SAN DIEGO -- Nick Diaz's definition of the word "safe" is a unique one.
The Strikeforce welterweight champion stood toe-to-toe with Paul Daley, perhaps the most powerful striker in the division, throughout the entire first round of Saturday's title fight before finishing him via TKO in 4 minutes, 57 seconds.
The game plan was, according to Diaz, the safe one.
"I did," Diaz told ESPN.com, when asked if he fought smart. "I thought that was the safest thing for me to do. That's the way you do it. If you don't want to get hit by a guy like that, I think you have to welcome it."
As he's done numerous times in his mixed martial arts career, Diaz (25-7) amazed Saturday.
Although many believed he wouldn't dare drop his hands and taunt a striker like Daley, that's exactly what he did. Daley responded by hurting him with a few knees early and landed what appeared to be an illegal blow to the back of his head.
But Diaz survived and swung momentum in his favor as the round continued. Following an exchange late, Daley was so dazed he actually fell on his own, leading to the finish.
At the postfight news conference, Diaz summed up the amazing fight with a nonchalant, "It could have gone a little cleaner.
This is a fighter fans want to see in the UFC, taking on current champion Georges St. Pierre. Diaz has now defended the title three times. St. Pierre has done the same in the UFC five times. With the recent purchase of Strikeforce by Zuffa, parent company of the UFC, it's a fight that can finally happen.
The only question is when.
"Here's the thing," said Scott Coker, CEO of Strikeforce. "It's been about 30 days since the purchase. We really haven't had that conversation. I think when fans demand it, those fights will happen."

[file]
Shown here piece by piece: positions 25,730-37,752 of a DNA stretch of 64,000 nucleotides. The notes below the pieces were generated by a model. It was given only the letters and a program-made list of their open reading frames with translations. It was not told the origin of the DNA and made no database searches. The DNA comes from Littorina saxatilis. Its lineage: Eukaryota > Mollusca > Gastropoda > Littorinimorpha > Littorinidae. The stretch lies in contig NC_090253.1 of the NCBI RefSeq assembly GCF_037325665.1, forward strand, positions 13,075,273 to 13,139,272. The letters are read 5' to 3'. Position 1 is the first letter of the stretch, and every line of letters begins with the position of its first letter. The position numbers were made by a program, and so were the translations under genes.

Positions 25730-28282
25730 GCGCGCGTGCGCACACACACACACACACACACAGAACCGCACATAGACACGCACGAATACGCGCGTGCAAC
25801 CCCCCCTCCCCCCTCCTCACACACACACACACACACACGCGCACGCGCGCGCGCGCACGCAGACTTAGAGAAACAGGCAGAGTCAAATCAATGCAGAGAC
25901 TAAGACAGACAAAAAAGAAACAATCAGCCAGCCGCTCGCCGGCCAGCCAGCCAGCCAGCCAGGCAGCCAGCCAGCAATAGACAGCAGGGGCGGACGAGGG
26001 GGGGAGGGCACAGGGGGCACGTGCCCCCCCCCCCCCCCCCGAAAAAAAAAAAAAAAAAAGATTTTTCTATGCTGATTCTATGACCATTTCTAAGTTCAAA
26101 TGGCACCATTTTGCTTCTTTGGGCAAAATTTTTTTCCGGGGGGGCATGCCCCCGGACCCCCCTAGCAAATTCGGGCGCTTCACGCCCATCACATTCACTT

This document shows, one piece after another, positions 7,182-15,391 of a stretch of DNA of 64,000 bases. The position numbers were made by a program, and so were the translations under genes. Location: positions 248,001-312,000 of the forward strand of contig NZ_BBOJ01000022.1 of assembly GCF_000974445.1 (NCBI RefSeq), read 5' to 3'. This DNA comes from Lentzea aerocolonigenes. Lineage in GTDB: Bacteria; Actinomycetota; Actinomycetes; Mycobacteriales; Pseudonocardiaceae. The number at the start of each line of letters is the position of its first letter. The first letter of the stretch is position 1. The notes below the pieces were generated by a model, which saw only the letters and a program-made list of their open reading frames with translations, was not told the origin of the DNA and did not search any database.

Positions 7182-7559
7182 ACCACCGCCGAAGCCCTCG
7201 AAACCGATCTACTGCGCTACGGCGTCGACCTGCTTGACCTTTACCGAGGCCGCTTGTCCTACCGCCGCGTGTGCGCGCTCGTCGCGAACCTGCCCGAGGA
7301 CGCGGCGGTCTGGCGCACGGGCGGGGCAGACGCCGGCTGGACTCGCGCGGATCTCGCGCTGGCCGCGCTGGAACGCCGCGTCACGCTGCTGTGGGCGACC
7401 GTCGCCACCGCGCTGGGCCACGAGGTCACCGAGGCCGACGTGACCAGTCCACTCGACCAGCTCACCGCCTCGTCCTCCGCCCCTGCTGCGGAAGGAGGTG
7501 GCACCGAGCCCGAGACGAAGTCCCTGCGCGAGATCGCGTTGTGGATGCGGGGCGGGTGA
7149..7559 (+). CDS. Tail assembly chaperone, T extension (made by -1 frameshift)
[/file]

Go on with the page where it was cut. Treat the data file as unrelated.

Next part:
In addition to Diaz fighting St. Pierre, Coker acknowledged fans are clamoring for matchups between the respective champions of the organizations in every division. Strikeforce's lightweight champion, Gilbert Melendez, recorded an impressive win of his own over Tatsuya Kawajiri in Saturday's co-main event.
Moments after comparing the Diaz and Daley fight to some of the great boxing duels of the 1980s, Coker said MMA is headed in a direction to avoid one of boxing's biggest downfalls -- that the best fights don't always happen.
"[Tonight] reminded me of those electric fights I watched growing up with [Marvin] Hagler and [Thomas] Hearns," Coker said.
"I'm glad we'll finally get to see [Strikeforce and UFC] fighters fight each other at some point. It's always something I've wanted to see. In boxing, it doesn't always happen because of promoters but at some point, there will not be one [MMA] fight that won't be possible."
When asked what could be next for Diaz, however, Coker pointed to undefeated prospect Tyron Woodley (8-0), who was in attendance.
Woodley has built his name up in the Strikeforce Challengers series and says he's ready for a title shot when it comes. If Diaz chooses to take time off following his win, Woodley says he's prepared to fight in the meantime.
"I might have to fight in between," Woodley said. "I don't want to sit around and wait until the end of the year. I have to sit down with my agent and weigh the risks.
"But the next time a world title fight comes around, I'll be in the cage."
With six finishes in his eight victories, Woodley is deserving of the shot but time will tell if his statement holds true. Much was made about UFC president Dana White's attending Saturday's event and, according to Coker, Diaz facing a UFC opponent in his next fight isn't impossible.
"It has nothing to do with the contracts," Coker said. "Showtime is used to seeing its fighters on Showtime, but I think we'll let everyone settle in, get comfortable and then the big fights will happen.
"Could it happen in 2011? Absolutely."
Brett Okamoto covers MMA for ESPN.com. Follow him on Twitter at bokamotoESPN.